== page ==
The Freedom of Taking Flight
Now a resident of The Hill at Whitemarsh, Dr. George Green graduated from the University of Pennsylvania School of Medicine in 1962 and, after completing his residency at the Mayo Clinic in Minnesota, returned to Penn for a fellowship in allergy and immunology. He continued on the faculty in the department of medicine at the Hospital of the University of Pennsylvania. Not long afterwards, he also joined an internal medicine practice in Abington, Pa. He built a nice life with his wife Trudy and four children in the suburbs, with everything following the status quo until his retirement in 2019.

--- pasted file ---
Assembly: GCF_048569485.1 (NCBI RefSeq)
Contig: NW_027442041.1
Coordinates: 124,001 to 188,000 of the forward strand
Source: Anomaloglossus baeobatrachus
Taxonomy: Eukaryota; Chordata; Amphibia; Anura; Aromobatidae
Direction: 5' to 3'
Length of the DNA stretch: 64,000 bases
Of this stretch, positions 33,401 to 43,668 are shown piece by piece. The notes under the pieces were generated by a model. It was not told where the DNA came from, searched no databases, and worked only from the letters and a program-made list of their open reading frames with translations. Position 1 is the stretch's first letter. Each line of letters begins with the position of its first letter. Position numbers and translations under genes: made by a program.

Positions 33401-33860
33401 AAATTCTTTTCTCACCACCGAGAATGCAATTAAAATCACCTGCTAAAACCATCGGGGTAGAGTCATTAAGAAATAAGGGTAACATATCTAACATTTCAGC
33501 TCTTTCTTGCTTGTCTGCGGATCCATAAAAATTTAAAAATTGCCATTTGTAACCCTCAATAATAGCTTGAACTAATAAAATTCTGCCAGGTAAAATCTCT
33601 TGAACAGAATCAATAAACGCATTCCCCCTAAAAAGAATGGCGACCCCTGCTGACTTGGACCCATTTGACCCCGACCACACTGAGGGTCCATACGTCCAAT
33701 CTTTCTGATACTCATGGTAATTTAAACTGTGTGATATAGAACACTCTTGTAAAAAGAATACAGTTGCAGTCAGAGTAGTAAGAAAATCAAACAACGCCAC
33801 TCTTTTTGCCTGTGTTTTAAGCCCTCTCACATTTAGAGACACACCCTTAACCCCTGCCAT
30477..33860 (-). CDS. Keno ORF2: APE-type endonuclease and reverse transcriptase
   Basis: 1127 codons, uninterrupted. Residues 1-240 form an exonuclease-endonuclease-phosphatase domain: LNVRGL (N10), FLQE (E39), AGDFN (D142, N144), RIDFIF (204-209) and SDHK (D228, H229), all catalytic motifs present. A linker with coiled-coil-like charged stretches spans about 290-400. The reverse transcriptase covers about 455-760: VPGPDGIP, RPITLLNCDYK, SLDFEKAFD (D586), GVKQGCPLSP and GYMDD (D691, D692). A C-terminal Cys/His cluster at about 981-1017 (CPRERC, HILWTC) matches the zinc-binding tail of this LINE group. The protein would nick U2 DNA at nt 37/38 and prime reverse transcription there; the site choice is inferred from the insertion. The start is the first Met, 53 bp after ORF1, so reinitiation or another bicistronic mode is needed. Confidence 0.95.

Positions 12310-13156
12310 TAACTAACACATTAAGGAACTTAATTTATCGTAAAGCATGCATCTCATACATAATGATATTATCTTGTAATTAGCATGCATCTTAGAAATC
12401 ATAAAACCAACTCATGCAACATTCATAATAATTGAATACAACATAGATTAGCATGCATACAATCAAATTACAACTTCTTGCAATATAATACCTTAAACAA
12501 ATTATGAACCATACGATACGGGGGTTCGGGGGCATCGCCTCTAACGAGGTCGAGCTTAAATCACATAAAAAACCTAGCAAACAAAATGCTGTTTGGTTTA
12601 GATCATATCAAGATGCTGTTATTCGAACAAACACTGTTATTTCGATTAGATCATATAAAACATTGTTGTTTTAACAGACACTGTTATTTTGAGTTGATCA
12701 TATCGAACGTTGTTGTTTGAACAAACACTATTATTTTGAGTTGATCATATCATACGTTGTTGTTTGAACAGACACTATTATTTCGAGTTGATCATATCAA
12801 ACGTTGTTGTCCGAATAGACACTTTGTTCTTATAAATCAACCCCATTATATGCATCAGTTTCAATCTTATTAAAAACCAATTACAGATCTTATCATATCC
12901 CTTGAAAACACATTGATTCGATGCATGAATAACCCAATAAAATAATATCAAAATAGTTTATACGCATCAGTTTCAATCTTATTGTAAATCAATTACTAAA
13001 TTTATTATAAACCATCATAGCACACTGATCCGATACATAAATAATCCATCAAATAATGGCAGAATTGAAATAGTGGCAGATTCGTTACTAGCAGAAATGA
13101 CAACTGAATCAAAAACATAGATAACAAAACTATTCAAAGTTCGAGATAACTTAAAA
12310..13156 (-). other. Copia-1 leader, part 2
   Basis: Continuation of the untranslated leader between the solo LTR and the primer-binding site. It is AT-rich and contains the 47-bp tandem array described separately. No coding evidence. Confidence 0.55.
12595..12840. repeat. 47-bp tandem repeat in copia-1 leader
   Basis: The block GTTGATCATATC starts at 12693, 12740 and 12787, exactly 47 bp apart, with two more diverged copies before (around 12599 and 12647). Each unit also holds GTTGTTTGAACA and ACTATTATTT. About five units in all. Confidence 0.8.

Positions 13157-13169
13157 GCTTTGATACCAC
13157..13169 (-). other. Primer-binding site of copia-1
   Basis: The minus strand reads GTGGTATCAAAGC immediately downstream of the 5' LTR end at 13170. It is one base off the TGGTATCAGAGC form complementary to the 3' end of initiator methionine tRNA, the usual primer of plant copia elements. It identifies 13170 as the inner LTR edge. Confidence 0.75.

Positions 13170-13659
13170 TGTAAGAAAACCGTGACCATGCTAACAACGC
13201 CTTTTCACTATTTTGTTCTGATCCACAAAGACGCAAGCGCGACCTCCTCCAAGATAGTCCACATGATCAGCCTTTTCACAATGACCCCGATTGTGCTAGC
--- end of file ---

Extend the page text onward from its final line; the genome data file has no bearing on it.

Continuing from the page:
Except for one thing: George is also an instrument-rated private pilot. In the early 1970s, George and one of his partners in the medical practice decided that they wanted to learn how to fly. They took lessons at the Northeast Philadelphia Airport and eventually bought a plane together. Through his love of flying, George discovered a world of professional and personal opportunities that added more joy to his already full life.
“I always had a fascination with flying,” says George. “My Dad was in the Army Air Corps during the first World War, and my brothers both wanted to fly during World War II, but they were color blind and joined General Patton’s Third Army in the battle for Europe. I wasn’t old enough to sign up, but if I had, I would have wanted to join the Air Force.”
Taking the Family to New Heights